US: Tough border rhetoric dominates in lead-up to Texas election | Migration News


Republican leaders vying for Texas governorship are trying to ‘out-Trump’ each other ahead of March 1 vote, observers say.

Despite tensions over the economy and the coronavirus pandemic dominating politics in the United States, immigration remains a powerful galvanising issue for the Republican Party, particularly in the state of Texas.

In the past year, Texas’s Republican Governor Greg Abbott has deployed thousands of National Guard troops to the southern US border with Mexico to stem arrivals, begun building a new border barrier, and arrested migrants for allegedly trespassing on private property.

The two-term governor has taken the lead in opposing Democratic President Joe Biden’s immigration reforms, earning him an endorsement by former President Donald Trump.

But as Abbott runs for a third term, conservative candidates challenging him in a March 1 Republican nominating contest contend he is still not tough enough on immigration.

Allen West, a former Republican US congressman, says Texas should arrest and deport immigrants who enter the US without documentation – something states do not have the power to do – if the federal government refuses to act.

The “porous border” shows how Abbott’s approach has failed, West has said.

Liberal advocacy groups say Republicans are demonising asylum seekers who come to the US seeking refuge [File: Felix Marquez/AP Photo]

Don Huffines, a businessman and former state senator, wants to close Texas’s bridges with Mexico to most inbound traffic and deploy the entirety of the state’s National Guard to the border.

Observers say the tougher border proposals pushed by Abbott’s challengers demonstrate how Republican candidates are trying to out-Trump each other on an issue that remains a powerful galvanising force for the party’s voters.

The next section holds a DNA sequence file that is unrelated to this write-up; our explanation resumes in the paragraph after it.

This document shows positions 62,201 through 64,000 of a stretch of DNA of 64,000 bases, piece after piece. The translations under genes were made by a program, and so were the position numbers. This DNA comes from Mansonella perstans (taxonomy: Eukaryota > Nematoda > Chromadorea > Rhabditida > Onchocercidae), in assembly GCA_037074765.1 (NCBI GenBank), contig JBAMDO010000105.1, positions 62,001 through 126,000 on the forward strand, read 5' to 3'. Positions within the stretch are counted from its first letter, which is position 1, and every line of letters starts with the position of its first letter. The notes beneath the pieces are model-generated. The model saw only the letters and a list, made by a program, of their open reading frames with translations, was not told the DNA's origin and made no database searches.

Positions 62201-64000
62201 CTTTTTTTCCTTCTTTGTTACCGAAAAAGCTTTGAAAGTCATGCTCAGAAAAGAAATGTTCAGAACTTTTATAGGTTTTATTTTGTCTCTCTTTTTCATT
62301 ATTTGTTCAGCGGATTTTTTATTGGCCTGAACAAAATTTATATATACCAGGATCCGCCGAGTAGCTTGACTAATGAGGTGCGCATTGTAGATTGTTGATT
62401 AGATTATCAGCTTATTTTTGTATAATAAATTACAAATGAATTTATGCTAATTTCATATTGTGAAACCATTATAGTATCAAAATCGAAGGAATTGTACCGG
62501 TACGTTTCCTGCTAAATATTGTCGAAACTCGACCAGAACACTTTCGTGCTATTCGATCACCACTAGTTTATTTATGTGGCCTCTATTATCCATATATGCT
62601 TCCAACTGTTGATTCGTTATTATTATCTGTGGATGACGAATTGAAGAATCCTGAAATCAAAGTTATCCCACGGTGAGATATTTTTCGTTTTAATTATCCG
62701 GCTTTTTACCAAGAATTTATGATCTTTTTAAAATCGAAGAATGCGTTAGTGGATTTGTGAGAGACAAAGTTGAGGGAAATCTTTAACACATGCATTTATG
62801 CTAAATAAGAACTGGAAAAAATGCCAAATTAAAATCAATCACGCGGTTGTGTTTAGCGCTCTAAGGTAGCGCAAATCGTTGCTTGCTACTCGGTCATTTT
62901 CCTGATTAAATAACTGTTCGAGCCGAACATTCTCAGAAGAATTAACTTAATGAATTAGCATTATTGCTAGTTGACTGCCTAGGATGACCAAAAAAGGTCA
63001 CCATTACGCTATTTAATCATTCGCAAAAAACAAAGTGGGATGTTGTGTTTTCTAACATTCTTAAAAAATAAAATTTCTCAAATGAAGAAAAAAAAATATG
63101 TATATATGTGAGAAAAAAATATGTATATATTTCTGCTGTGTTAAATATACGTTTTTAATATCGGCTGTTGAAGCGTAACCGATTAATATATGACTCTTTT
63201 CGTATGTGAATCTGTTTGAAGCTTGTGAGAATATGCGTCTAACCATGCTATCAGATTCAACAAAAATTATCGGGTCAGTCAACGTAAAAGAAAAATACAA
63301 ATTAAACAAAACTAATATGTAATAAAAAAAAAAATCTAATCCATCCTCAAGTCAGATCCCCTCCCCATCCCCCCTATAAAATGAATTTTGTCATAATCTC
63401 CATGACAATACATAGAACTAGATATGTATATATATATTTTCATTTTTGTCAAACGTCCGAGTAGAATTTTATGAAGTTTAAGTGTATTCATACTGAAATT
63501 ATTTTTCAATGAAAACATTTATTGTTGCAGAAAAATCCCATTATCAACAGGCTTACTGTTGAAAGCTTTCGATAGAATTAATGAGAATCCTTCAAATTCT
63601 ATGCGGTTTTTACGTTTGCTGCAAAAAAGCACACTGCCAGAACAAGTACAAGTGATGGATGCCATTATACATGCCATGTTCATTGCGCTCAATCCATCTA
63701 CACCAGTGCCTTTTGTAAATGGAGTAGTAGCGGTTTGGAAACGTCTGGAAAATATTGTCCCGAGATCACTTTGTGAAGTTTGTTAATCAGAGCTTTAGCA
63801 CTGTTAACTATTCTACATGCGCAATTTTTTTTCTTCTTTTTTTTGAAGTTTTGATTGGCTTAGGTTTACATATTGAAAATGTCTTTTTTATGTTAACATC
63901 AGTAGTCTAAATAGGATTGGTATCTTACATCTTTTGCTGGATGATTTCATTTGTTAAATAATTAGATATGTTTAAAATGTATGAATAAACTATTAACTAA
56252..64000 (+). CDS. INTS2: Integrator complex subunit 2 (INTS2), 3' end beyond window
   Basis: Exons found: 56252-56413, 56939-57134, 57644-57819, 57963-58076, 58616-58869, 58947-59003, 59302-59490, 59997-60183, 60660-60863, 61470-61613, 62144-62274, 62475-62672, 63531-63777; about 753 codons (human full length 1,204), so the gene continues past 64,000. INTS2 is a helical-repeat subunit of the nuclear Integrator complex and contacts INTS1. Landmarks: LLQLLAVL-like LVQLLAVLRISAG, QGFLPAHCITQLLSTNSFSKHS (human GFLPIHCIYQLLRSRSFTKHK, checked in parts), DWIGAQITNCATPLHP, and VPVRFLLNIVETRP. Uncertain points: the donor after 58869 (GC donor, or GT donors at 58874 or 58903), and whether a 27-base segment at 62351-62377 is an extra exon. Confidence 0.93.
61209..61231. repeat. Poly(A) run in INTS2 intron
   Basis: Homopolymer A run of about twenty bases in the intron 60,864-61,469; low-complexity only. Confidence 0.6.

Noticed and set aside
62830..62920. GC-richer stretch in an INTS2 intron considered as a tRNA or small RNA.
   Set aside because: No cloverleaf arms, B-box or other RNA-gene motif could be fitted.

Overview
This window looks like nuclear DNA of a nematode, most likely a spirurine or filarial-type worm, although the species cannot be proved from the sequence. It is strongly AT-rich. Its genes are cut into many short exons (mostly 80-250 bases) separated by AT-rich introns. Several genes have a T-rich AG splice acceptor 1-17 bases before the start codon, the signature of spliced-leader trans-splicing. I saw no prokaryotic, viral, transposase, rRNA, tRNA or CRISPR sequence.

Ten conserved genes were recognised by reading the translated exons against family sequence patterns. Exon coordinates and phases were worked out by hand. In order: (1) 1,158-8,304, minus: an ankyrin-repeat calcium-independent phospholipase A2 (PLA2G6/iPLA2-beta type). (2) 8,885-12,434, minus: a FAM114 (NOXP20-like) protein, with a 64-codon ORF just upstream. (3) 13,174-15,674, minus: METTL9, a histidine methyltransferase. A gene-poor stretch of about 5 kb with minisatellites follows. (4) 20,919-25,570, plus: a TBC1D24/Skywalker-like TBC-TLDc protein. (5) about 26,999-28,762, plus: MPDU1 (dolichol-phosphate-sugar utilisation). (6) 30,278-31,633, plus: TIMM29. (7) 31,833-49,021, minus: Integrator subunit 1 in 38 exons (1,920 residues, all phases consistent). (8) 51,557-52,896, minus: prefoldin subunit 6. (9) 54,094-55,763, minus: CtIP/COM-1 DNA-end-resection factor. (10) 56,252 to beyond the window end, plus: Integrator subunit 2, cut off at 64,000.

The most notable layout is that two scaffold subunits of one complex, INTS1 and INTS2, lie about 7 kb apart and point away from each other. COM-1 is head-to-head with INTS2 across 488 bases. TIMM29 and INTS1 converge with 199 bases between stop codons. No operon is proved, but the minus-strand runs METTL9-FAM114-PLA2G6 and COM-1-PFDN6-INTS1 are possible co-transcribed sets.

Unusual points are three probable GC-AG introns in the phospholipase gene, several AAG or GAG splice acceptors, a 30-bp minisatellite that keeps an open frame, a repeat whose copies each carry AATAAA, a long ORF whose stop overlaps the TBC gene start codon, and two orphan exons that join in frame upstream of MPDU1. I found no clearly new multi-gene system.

“No issue grabs the attention of Republicans like immigration and border security do,” said James Henson, director of the Texas Politics Project at the University of Texas, who added that Republican primary voters have a seemingly “unlimited appetite” for tough immigration measures.

Trump rewrote the party’s immigration playbook after he successfully campaigned in 2016 on building a border wall with Mexico to stop migrants from coming, banning Muslims from the US, and blocking the entry of refugees.

The current election cycle shows Trump’s influence persists even after losing the presidency in 2020, and that some candidates are going further.

Meanwhile, arrivals of asylum seekers at the US-Mexico border have reached record highs.

Migrants standing beside border wallRepublicans across the country have made immigration a major focus heading into the November 8 congressional election [File: Marco Ugarte/AP Photo]

Although Biden has kept in place several Trump-era immigration restrictions that allow the US to turn away most people arriving at the border, Republican officials have seized on Biden’s policy changes and the growing number of arrivals.

Biden has dropped a Trump-era rule that would have denied green cards to immigrants who use public benefits, abandoned plans for a border wall, and eliminated a travel ban on visitors from several predominantly Muslim countries.

But the Biden administration has also received sharp criticism from progressives for continuing to expel asylum seekers under a pandemic-related authority first invoked by Trump and for continuing to make them wait in Mexico for hearings in US court.

Some 68 percent of Republicans in Texas say border security or immigration are the top issues facing the state, according to an October 2021 University of Texas poll. And while Republicans broadly approve of Abbott’s immigration policies, according to surveys, the polling suggests they want even more action.

Republicans across the country have made immigration a major focus heading into the November 8 congressional election, where Democrats risk losing control of Congress, stymieing Biden’s legislative agenda.

Liberal advocacy groups, meanwhile, say Republicans are demonising asylum seekers who come to the US seeking refuge, distorting the economic effects of immigration, and trying to capitalise on xenophobic sentiment.


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